FIG. 10 is timeline illustrating examples of interrupt events that affect branch counting.

FIG. 11 is an embodiment of a last branch recording table for use with counting branch instructions.

DETAILED DESCRIPTION OF EMBODIMENTS

The Figures and the following description relate to embodiments by way of illustration only. It should be noted that from the following discussion, alternative embodiments of the structures and methods disclosed herein will be readily recognized as viable alternatives that may be employed without departing from the disclosed principles.

Reference will now be made in detail to several embodiments, examples of which are illustrated in the accompanying Figures. It is noted that similar or like reference numbers may be used in the Figures to indicate similar or like functionality. The Figures depict embodiments for purposes of illustration only. One skilled in the art will readily recognize from the following description that alternative embodiments of the structures and methods illustrated herein may be employed without departing from the principles described herein.

The disclosed embodiments may be used to advantage in both a hosted and a non-hosted virtualized computer system, regardless of the degree of virtualization, in which the virtual machine(s) have any number of physical processors. The disclosed embodiments may also be implemented directly in a computer's primary operating system (OS), both where the OS is designed to support virtual machines (i.e., for para-virtualization) and where it is not.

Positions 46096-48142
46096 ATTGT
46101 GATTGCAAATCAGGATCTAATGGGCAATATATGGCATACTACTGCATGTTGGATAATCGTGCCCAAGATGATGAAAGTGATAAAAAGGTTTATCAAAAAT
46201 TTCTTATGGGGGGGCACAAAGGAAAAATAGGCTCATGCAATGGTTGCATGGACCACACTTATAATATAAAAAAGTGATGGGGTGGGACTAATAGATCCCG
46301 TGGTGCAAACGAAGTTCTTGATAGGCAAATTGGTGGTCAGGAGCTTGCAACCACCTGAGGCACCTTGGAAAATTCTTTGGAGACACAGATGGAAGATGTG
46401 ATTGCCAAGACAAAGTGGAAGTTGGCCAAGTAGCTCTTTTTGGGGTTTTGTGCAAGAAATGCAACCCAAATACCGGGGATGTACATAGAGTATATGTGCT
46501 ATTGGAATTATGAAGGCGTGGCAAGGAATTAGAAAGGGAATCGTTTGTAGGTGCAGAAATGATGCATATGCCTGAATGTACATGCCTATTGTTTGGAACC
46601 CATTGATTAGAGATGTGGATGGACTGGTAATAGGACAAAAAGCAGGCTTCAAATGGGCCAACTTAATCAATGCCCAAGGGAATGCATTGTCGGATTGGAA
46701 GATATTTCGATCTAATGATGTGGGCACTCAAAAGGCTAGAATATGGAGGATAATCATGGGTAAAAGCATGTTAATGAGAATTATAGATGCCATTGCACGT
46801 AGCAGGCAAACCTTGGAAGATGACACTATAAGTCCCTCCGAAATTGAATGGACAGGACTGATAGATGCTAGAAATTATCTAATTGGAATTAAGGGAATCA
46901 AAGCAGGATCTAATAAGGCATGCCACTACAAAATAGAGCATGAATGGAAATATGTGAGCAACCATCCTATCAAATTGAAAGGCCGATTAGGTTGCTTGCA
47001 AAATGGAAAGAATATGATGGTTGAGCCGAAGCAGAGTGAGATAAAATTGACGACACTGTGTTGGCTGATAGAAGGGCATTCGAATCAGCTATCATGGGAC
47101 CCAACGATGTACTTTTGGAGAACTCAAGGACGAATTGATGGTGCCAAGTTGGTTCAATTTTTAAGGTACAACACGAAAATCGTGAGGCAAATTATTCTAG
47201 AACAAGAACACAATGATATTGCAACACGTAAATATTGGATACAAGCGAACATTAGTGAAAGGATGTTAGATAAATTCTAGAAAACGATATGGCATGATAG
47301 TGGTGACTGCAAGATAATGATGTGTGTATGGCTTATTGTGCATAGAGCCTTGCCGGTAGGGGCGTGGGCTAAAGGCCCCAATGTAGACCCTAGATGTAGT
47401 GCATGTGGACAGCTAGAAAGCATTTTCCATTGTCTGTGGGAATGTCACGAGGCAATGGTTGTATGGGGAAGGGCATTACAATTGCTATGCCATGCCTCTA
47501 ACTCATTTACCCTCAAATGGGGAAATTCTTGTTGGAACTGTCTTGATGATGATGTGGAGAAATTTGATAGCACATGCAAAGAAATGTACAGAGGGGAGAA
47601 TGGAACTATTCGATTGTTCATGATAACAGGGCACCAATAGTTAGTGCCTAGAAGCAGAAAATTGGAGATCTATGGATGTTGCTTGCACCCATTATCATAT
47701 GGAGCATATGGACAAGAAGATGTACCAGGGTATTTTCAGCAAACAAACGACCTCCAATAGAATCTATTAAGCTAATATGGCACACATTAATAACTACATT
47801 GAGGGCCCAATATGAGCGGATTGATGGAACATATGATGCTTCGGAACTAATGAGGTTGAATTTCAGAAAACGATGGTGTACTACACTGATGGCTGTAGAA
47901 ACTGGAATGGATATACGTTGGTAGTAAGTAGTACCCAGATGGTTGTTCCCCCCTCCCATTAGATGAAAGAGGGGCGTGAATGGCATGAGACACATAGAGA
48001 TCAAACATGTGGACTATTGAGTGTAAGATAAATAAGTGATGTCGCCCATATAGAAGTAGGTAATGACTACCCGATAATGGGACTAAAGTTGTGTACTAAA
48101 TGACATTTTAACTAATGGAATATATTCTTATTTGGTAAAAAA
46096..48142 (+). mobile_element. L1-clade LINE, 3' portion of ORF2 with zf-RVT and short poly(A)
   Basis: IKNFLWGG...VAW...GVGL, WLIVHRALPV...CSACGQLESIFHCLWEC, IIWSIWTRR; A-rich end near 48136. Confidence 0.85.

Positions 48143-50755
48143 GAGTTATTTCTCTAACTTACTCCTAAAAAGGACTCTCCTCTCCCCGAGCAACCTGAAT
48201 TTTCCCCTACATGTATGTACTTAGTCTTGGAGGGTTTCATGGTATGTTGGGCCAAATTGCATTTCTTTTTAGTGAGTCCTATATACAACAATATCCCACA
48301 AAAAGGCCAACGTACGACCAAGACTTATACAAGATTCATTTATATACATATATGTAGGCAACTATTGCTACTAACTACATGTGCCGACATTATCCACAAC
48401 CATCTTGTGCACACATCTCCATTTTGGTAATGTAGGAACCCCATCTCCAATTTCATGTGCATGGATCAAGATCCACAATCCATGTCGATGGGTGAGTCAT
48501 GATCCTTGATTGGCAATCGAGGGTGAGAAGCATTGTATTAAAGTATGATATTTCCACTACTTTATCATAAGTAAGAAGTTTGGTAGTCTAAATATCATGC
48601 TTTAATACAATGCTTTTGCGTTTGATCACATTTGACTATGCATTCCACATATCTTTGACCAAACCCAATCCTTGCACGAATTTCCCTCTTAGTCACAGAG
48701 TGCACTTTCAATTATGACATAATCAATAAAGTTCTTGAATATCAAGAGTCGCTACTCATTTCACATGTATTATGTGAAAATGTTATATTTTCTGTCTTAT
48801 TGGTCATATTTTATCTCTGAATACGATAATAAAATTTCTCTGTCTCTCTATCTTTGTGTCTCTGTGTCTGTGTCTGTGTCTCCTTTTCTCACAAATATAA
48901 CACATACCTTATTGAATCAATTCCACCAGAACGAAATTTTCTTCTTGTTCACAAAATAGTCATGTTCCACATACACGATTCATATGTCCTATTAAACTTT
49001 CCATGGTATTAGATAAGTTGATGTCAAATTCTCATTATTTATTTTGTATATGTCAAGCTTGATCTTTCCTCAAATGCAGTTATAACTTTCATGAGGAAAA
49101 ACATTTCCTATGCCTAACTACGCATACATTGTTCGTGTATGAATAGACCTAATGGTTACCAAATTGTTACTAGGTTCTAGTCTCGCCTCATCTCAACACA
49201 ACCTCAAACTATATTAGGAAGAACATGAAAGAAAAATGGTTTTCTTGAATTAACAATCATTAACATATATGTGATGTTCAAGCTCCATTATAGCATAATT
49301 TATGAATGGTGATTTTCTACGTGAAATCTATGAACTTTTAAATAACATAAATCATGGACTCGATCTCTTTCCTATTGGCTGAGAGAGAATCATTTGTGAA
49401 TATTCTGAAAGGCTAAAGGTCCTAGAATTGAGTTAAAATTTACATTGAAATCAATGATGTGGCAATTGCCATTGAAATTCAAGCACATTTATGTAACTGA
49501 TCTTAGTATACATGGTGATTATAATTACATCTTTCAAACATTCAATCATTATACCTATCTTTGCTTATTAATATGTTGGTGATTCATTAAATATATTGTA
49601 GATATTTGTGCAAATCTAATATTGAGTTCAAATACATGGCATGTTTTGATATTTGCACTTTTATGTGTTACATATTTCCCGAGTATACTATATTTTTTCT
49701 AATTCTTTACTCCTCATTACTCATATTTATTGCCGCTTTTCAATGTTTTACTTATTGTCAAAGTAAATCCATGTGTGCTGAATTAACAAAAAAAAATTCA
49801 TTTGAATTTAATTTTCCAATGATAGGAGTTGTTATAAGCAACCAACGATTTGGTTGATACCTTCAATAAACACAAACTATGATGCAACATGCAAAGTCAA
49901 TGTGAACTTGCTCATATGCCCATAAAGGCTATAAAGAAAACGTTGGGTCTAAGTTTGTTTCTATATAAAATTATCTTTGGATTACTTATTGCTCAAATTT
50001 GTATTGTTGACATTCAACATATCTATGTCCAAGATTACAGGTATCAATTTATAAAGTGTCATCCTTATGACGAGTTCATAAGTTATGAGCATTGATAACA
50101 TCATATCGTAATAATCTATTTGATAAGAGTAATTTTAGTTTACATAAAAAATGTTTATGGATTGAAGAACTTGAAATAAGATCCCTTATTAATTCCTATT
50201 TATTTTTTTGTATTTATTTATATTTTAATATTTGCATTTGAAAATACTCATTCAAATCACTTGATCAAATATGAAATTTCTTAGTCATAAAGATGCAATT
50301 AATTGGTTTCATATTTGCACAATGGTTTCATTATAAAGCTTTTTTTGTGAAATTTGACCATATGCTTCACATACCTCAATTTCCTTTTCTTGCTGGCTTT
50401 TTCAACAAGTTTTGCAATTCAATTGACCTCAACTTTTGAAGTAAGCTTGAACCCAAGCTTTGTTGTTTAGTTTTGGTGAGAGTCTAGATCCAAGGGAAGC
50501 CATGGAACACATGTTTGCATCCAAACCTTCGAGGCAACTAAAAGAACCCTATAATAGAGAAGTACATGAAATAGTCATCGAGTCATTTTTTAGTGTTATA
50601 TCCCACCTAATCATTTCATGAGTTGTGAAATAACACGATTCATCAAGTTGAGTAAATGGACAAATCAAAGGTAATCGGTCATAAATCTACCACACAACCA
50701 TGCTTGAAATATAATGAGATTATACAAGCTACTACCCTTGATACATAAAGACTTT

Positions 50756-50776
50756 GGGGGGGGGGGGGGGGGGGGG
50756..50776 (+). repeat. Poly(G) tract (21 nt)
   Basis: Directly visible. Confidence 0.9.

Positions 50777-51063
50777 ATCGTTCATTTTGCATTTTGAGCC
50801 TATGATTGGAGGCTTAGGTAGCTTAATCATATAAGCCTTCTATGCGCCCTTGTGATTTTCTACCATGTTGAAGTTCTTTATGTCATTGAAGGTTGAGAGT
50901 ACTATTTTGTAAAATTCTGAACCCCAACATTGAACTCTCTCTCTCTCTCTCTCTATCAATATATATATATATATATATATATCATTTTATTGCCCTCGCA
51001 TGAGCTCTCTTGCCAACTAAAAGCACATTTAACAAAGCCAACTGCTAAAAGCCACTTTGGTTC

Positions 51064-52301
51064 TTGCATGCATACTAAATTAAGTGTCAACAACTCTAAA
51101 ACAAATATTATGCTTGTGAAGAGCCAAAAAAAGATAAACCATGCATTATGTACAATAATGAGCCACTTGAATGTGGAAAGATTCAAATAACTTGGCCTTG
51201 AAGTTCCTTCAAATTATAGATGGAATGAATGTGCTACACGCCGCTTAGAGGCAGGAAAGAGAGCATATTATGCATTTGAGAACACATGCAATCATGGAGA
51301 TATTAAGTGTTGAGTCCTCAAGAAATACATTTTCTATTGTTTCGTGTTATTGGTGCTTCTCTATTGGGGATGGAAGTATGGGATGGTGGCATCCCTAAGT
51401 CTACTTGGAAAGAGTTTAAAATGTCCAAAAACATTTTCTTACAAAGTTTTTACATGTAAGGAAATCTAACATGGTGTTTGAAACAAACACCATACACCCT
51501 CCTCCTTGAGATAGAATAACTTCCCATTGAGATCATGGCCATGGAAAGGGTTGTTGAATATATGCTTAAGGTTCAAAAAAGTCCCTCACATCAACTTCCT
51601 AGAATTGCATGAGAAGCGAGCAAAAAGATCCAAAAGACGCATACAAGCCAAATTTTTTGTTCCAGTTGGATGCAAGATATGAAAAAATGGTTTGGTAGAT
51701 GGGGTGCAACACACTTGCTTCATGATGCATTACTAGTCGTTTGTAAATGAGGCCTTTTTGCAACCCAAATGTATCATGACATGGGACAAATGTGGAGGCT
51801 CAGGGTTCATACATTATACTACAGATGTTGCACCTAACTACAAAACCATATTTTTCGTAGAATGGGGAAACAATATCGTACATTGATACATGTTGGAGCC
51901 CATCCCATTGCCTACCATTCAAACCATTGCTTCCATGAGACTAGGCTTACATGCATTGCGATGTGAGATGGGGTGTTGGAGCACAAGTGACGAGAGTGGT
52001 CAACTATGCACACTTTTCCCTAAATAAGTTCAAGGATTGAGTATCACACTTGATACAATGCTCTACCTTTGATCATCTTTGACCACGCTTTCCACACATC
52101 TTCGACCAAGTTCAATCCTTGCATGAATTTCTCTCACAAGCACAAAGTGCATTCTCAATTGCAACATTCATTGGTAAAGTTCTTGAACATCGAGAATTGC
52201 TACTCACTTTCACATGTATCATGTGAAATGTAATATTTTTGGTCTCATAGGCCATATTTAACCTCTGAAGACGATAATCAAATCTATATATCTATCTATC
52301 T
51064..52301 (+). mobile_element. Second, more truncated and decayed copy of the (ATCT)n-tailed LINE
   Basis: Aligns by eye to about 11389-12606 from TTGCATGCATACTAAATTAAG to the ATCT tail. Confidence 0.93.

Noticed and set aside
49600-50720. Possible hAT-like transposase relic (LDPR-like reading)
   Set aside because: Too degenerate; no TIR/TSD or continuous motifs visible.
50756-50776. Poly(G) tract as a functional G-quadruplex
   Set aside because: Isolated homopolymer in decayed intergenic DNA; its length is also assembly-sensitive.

FIG. 2 illustrates a virtualized computer system providing record and replay functionality to a VM 200. In this configuration, instructions making up guest software from VM 200 may be executed at the direction of virtualization software 600 either by software emulation, by machine translation, or direct execution or hardware virtualization as described below with reference to FIG. 4. When recording execution of VM instructions, non-deterministic events 122 (also referred to as “asynchronous events” may be generated, e.g., by disk 114, other physical devices 117, or virtual devices, e.g., residing in different virtual machines but on the same host (not shown), which may be communicating with each other solely using virtual NICs. Each of physical devices 117 as well as disk 114 may be shared with other VMs (not shown) or with the system-level software, including portions of virtualization software 600. When events generated by physical devices, such as disk I/O, network I/O, user interface I/O, etc., are mapped to VM 200 by virtualization software, the events may be routed to device emulators 133, which raise interrupts that are then provided to guest OS 220 in VM 200 in a manner well known in the field of computer virtualization. Not all asynchronous events raise interrupts that are dispatched to the guest. For example, an event can cause any asynchronous guest state change such as a change in memory contents, change in virtual device state, etc., as well as asserting interrupts.